"A Day In the Country shows Utah, including Mt. Timpanogos from the east, with views of Anderson and his wife." University of Utah Marriott Library.
"Shows Don and Phyllis Munday on a backpacking expedition into the Bella Coola Valley, then climbing Mount Saugstad" British Columbia Archives.
Kodachrome travelogue of Death Valley, California.
"Members of the BC Mountaineering Club fly from Jericho Beach, Vancouver, in a Sikorsky S-38 amphibian (Canadian Airways, registration CF-ASO), and land on Garibaldi Lake. Most of the footage depicts the members climbing Mount Garibaldi and resting at the summit. Returning to the lake, they board the amphibian and fly back to Jericho Beach" British Columbia Archives.
"Sept. 1944 - 489 miles by Bicycle over the Rockies." UCLA Film and Television Archive.
"Among the films awarded honorable mention is The Grand Teton Country, carrying with it a breadth and sweep of all outdoors, a Kodacolor film by H. W. Voss, ACL. This picture is, first of all, an eloquent and colorful reply to those who do not believe that long shots can be taken successfully by this process. Time and again, in viewing this film, one is astonished by the clarity and detail of distant mountains, rearing their majestic, snow capped heads up into the cold blue of the sky, while the foreground is shown in all of its true colors. Mr. Voss has proved to skeptical Easterners that Rainbow Falls really lives up to its name. His Kodacolor camera, skillfully handled so as to produce a dark background for the rainbow formed by the sun shining on the spray, reveals perfectly that faint, tenuous beauty which is all the more remembered because evanescent. But solid, palpable colors are pictured here, too. Mountains and canyons, lakes that are mirrors, desert flowers and all the glowing colors that are part of the West, are arranged on Mr. Voss's film palette. Especially well considered was his continued use of the various neutral density filters in order to give distant shots their correct value in the brilliant sun and the inclusion of interesting action in each scene." Movie Makers, Dec. 1932, 560-561.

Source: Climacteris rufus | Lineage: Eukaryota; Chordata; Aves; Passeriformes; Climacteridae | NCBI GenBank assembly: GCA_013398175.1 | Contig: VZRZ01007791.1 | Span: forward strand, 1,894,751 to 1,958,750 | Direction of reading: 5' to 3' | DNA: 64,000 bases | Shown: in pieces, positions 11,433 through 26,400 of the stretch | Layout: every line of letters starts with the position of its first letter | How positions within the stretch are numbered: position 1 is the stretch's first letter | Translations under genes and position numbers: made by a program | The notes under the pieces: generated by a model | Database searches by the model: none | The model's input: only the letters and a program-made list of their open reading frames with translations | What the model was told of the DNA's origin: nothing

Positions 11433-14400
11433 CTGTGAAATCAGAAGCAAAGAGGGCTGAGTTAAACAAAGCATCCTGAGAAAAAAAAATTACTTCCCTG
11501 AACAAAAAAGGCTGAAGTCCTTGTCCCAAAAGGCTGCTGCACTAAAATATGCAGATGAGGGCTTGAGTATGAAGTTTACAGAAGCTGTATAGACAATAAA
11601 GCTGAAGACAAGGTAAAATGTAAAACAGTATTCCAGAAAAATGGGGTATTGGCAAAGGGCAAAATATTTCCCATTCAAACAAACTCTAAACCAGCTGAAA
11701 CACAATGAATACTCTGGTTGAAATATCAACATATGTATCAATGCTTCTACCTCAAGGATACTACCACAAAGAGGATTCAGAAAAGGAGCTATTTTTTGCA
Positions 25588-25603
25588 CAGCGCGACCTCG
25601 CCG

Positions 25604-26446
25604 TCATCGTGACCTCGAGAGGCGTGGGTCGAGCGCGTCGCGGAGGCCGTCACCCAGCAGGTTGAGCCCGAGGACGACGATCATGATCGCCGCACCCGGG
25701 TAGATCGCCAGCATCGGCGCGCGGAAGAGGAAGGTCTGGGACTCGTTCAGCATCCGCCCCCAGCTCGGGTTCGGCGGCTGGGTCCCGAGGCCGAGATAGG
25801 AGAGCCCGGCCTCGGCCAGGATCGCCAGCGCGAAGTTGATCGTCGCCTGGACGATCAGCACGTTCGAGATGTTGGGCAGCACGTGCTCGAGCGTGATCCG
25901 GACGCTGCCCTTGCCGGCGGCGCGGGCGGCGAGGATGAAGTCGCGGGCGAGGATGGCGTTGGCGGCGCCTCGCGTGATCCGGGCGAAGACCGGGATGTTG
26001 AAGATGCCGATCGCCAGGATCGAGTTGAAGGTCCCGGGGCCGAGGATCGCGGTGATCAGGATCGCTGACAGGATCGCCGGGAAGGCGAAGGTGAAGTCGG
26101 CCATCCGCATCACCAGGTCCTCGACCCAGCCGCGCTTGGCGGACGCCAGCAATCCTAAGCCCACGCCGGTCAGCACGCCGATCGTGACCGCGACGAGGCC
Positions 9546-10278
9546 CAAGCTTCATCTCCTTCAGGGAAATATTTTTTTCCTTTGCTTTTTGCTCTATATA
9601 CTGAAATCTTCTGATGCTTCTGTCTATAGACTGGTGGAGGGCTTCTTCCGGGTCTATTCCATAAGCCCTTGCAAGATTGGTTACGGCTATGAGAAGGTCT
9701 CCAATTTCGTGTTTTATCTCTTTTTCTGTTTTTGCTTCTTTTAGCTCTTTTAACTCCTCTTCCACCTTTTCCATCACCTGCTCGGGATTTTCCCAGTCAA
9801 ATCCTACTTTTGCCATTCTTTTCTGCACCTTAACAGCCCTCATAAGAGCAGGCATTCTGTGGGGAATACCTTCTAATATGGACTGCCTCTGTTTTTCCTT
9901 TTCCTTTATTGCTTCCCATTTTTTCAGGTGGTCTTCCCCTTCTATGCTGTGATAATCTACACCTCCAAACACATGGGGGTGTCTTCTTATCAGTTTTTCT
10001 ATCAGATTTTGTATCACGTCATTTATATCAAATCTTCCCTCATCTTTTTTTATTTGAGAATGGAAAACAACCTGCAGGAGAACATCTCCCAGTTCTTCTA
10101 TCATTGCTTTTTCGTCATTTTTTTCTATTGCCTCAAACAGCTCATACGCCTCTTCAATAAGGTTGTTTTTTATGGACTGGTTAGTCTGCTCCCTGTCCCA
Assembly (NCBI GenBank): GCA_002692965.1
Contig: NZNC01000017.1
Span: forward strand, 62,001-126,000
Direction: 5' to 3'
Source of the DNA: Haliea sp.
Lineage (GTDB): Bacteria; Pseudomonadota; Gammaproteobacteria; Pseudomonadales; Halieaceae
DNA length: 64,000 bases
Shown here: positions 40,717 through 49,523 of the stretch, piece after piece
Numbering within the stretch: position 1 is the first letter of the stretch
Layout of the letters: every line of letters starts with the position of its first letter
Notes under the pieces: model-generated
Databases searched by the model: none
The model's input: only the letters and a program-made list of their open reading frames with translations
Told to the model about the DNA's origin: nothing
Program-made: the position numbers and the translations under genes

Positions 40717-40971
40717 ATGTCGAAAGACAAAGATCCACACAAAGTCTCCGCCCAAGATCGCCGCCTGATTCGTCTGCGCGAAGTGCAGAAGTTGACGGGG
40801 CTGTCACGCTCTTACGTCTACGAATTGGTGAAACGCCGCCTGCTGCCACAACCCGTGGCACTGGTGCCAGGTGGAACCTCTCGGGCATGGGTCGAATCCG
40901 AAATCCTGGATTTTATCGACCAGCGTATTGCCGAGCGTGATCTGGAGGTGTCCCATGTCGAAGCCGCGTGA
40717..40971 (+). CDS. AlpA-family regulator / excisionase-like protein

"'Jeep Trails Through Utah' was produced by Stan Midgley with the use of a jeep rather than his faithful bicycle. He had to leave his bicycle at home, as the deep sands of Utah can only be traveled in a jeep. In his mechanical horse he criss-crossed one of the emptiest blanks on the American map. He leaves the traveled highways and goes back into the little known areas to find fantastically beautiful and unusual natural formations. He travels over sand-blown desert trails, up rocky mountain paths and through treacherous mountain gorges to produce a gem-like picture of Utah." La Canada Valley Sun, Sept. 9, 1971.
"Focusing in on Lake Louise, this film presents the viewer with an in depth look at the diverse and majestic landscape of the Banff National Park region. Using time-lapse photography, we can see the movement of not only the plant life in the mountains, but also the movement of the clouds, and weather patterns of the area," via SUNY College of Environmental Science and Forestry.
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